The most important part of implementing a system is to start with a goal. One that is realistic and achievable, yet will push you. However, the most important thing is the prerequisite that you believe you can do it, and that you can do it starting from next to nothing.
For me it all began innocently enough: in a Scars of Mirrodin 8-4 draft. My collection was dismal, and I only played Magic Online to draft occasionally. However, that draft would end up differently, not that I won, but I opened a Tezzeret Agent of Bolas and a Foil Koth of the Hammer. A smooth 50 tickets from a bot later, I was the proud owner of a Vampires deck. I began to grind dailies, putting up positive results against the boogey man at the time: Caw Blade, a vastly more expensive deck. As I reinvested my winnings into my account and grew my collection, I slowly but surely began to break into other formats besides Standard like Block and Pauper. Today, I barely play MODO unless testing extensively for tournaments or when I actively want to play in a MOCS. My collection is worth roughly 2k and I have the cushion to play any deck I want by buying and selling off other cards at a small loss.
What’s the point of my story? It is not to brag, but merely an illustration that anyone can build an “infinite” MODO account and have the capability of playing in the MOCS every month. Being a great player is not a necessity, rather the important part is to follow a system, and be disciplined about your decisions online. Improvement will come naturally through repeated play.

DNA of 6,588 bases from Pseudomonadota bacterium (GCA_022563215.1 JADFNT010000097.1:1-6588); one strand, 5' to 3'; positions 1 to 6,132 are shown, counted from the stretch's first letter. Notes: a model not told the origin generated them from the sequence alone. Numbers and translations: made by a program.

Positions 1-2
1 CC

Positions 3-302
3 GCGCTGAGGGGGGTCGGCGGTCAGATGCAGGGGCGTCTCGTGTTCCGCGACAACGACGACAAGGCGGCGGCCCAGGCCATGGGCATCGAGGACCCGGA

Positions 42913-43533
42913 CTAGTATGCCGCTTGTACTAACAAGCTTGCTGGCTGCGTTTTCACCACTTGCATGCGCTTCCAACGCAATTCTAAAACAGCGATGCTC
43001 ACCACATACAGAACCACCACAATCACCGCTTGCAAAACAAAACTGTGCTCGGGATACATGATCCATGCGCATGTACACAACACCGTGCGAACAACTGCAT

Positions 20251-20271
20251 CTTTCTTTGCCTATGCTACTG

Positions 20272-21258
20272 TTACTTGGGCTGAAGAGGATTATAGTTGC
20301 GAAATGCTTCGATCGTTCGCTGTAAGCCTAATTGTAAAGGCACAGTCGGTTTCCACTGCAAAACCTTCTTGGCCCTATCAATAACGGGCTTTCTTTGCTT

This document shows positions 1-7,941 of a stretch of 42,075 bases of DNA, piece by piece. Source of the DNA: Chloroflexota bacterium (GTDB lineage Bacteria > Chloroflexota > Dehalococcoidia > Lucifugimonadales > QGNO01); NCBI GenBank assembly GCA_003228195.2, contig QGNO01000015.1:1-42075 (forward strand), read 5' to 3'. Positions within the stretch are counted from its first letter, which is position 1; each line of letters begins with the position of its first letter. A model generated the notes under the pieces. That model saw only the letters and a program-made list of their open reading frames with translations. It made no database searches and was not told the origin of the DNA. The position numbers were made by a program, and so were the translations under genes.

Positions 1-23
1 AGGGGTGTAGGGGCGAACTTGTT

Step One: Pick a Constructed Deck
Unfortunately, current standard is on average more expensive than in the past, so there will be a barrier to entry. Websites like Mtgotraders.com and Mtgo-stats.com are excellent resources for getting a handle on card pricing. There are a few key things to note here, specifically that you should pick a deck that you will enjoy playing, as you’re going to get intimately acquainted with it for quite a while.
Generally speaking, it is also better to jump into a new standard format rather into an established one, cards tend to be cheaper and you will get more value from your investments for a longer period of time. Furthermore, if you wish to start with a Standard or Block constructed deck, try to pick an archetype that has cross playability in its adjacent format, it will be easier to break into the other side once you’ve done a little bit of winning, and you will be able to extract more value from your investment. We’ll elaborate upon this further later.
Step Two: Play in Daily Events
More than anything else it’s important to understand how tournament structures work on Magic Online. Starting off, constructed Daily Events are absolutely the best take for your ticket. They have the least variance: a first round loss can still result in a triple up, and they also provide a lot of play for a low cost of 6 tickets. They will make you money and make you better, but still only tend to be 3 hour time investments.
Two mans yield a ticket or ticket and a half per win while risking two, making them a poor choice. Drafts are the absolute worst value: risking upwards of 13 dollars for a chance to barely double it at best. Never play in them if your goal is to build your account, relying on opening expensive cards is an uncontrollable pipedream.
8 Mans lie in the middle. They are excellent for grinding points and multi-queuing once you’ve made the transition since they are fast and they do allow you to break even with a first round win, but a quick loss and being out 6 tickets is not the best approach for the beginner grinder. Premier Events should be avoided initially as well. They are slightly more expensive at 10 tickets, do not start paying better than Dailies until the top 4, and are also a large investment of time. That being said, their top end payout is very strong and the cost is not prohibitive, making them a fine choice later. Starting off: play in constructed dailies as often as possible and you will be rewarded.
Step Three: Reinvest your winnings